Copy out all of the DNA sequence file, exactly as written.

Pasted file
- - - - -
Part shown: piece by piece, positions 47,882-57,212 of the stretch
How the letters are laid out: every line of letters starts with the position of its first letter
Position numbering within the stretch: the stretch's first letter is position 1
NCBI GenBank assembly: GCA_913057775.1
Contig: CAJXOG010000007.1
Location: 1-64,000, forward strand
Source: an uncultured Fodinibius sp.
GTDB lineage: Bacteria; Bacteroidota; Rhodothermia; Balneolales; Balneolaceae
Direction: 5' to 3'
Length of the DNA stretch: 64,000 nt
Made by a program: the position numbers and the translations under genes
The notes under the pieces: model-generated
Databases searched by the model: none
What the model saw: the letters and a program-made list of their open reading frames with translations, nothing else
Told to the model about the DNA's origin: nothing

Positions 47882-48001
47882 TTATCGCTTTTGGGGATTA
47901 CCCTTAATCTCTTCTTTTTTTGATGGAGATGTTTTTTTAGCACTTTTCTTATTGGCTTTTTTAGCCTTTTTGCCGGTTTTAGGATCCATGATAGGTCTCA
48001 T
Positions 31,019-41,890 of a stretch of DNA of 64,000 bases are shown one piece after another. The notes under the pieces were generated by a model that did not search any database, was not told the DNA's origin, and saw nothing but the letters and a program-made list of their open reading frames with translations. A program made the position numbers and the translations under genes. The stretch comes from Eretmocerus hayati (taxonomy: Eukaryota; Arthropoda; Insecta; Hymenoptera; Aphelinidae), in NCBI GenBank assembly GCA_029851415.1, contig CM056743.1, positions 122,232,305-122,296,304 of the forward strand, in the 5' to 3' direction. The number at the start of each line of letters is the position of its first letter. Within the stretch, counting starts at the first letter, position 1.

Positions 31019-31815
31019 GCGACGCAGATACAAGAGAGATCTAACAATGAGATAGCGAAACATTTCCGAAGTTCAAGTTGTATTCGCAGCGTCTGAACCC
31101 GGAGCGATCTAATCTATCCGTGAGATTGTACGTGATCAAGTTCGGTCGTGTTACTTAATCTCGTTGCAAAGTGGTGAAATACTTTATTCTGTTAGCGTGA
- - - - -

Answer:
Part shown: piece by piece, positions 47,882-57,212 of the stretch
How the letters are laid out: every line of letters starts with the position of its first letter
Position numbering within the stretch: the stretch's first letter is position 1
NCBI GenBank assembly: GCA_913057775.1
Contig: CAJXOG010000007.1
Location: 1-64,000, forward strand
Source: an uncultured Fodinibius sp.
GTDB lineage: Bacteria; Bacteroidota; Rhodothermia; Balneolales; Balneolaceae
Direction: 5' to 3'
Length of the DNA stretch: 64,000 nt
Made by a program: the position numbers and the translations under genes
The notes under the pieces: model-generated
Databases searched by the model: none
What the model saw: the letters and a program-made list of their open reading frames with translations, nothing else
Told to the model about the DNA's origin: nothing

Positions 47882-48001
47882 TTATCGCTTTTGGGGATTA
47901 CCCTTAATCTCTTCTTTTTTTGATGGAGATGTTTTTTTAGCACTTTTCTTATTGGCTTTTTTAGCCTTTTTGCCGGTTTTAGGATCCATGATAGGTCTCA
48001 T
Positions 31,019-41,890 of a stretch of DNA of 64,000 bases are shown one piece after another. The notes under the pieces were generated by a model that did not search any database, was not told the DNA's origin, and saw nothing but the letters and a program-made list of their open reading frames with translations. A program made the position numbers and the translations under genes. The stretch comes from Eretmocerus hayati (taxonomy: Eukaryota; Arthropoda; Insecta; Hymenoptera; Aphelinidae), in NCBI GenBank assembly GCA_029851415.1, contig CM056743.1, positions 122,232,305-122,296,304 of the forward strand, in the 5' to 3' direction. The number at the start of each line of letters is the position of its first letter. Within the stretch, counting starts at the first letter, position 1.

Positions 31019-31815
31019 GCGACGCAGATACAAGAGAGATCTAACAATGAGATAGCGAAACATTTCCGAAGTTCAAGTTGTATTCGCAGCGTCTGAACCC
31101 GGAGCGATCTAATCTATCCGTGAGATTGTACGTGATCAAGTTCGGTCGTGTTACTTAATCTCGTTGCAAAGTGGTGAAATACTTTATTCTGTTAGCGTGA